This is an industry in flux, in which some traditional players will disappear, some will get stronger, and new and innovative voices will emerge.
It’s a tale told in gory detail by the numbers. UK sales of international guidebooks have fallen 45% in eight years. Guides covering where to eat or stay have fared worse, down over 60%, says analyst Stephen Mesquita, citing Nielsen BookScan data. Bowker data suggests something even more depressing: only 20% of current buyers are expecting to rely on guidebooks as much in the future.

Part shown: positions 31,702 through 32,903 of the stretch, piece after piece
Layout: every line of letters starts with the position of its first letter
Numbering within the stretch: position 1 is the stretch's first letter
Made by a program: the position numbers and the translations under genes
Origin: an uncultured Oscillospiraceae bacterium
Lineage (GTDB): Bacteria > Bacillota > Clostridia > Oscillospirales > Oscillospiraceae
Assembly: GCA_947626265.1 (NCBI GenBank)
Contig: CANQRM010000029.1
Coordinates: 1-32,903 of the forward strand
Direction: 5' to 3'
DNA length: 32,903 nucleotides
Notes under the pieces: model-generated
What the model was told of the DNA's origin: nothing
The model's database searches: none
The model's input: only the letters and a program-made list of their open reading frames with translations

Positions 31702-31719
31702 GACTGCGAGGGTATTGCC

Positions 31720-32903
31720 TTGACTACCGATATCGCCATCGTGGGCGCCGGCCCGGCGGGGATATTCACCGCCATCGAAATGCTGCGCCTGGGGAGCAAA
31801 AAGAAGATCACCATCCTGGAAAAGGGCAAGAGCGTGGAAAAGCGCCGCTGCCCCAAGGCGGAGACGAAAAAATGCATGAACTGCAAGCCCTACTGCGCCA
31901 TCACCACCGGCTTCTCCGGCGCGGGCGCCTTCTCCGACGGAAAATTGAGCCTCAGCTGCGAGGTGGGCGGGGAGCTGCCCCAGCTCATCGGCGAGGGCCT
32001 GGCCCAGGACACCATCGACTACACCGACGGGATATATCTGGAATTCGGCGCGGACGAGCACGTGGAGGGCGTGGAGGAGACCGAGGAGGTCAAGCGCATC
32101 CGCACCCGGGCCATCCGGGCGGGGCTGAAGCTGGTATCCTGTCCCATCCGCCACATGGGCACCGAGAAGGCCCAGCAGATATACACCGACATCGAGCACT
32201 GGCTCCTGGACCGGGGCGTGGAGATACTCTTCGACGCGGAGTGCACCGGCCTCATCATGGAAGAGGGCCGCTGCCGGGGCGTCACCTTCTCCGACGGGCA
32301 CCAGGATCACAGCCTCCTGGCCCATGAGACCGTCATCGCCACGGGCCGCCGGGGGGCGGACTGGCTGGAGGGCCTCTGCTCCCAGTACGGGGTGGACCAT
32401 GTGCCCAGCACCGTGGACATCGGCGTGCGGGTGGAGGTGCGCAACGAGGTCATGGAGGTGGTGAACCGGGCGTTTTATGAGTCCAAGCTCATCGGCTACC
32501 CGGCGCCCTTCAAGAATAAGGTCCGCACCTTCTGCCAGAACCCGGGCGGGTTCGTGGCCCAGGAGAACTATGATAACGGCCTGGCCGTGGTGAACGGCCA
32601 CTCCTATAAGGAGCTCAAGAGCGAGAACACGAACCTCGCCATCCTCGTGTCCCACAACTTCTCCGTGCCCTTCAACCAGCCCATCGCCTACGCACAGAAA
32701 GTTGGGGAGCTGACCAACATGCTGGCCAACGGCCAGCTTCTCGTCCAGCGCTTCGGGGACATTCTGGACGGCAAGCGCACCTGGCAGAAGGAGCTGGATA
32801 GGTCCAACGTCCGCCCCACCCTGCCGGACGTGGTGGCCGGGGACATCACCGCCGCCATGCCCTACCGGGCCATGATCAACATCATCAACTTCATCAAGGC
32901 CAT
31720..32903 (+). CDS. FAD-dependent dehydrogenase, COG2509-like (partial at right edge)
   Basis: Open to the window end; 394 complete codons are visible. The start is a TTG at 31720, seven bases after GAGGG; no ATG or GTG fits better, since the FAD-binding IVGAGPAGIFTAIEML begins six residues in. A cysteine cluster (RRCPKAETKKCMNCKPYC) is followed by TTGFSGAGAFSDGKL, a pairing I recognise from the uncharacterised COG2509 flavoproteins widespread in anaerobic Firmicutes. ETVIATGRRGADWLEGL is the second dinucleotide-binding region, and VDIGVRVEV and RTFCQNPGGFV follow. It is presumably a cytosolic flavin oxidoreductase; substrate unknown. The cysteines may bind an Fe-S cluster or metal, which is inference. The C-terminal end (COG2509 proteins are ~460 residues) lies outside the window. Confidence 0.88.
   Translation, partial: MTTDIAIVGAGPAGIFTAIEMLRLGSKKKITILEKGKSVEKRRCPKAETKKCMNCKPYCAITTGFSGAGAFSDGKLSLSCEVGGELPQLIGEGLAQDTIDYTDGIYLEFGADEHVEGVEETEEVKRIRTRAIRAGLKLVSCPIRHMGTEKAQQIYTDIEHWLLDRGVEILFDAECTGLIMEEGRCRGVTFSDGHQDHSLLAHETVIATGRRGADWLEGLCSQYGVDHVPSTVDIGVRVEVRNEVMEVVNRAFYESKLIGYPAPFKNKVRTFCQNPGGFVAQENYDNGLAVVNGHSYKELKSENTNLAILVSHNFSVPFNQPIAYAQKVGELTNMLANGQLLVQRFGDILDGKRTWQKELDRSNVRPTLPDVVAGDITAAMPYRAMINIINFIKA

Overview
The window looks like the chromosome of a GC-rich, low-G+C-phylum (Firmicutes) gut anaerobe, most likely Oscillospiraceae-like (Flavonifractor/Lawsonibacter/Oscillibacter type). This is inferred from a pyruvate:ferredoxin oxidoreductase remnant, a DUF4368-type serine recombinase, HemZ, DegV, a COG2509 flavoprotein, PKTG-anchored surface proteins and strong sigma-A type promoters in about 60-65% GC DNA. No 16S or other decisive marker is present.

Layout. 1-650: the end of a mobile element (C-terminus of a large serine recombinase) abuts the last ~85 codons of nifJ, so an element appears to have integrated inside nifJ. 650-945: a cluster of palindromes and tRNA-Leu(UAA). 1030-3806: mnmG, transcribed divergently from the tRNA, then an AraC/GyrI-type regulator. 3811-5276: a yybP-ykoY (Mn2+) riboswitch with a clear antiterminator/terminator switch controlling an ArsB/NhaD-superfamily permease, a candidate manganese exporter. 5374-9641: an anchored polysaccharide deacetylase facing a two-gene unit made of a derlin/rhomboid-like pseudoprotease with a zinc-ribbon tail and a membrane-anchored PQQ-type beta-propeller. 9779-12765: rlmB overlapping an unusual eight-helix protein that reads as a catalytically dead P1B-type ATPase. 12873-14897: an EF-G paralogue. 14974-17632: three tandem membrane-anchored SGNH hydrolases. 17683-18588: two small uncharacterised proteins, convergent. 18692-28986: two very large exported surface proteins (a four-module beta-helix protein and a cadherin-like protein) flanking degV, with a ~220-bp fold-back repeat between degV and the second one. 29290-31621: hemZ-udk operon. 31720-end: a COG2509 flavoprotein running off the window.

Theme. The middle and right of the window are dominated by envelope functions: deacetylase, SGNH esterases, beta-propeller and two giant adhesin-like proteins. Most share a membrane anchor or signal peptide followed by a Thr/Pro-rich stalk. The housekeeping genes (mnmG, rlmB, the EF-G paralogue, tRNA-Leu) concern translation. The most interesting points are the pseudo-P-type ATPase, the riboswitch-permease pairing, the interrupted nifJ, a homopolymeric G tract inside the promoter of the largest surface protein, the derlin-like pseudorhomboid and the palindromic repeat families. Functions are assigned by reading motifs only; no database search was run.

The age of the Rough Guide in every rucksack is over. The end is nigh. Or is it?
There are reasons to think that interpretation is too pessimistic. For starters, the sales decline is far from uniform. According to Mesquita, UK sales of guidebooks covering UK destinations rose 18% between 2005 and 2011. The global picture is patchy — Lonely Planet has seen strong growth in sales of Japan guidebooks, for example.
The Daily Newsletter
Our daily coverage of the global travel industry. Written by editors and analysts from across Skift’s brands.
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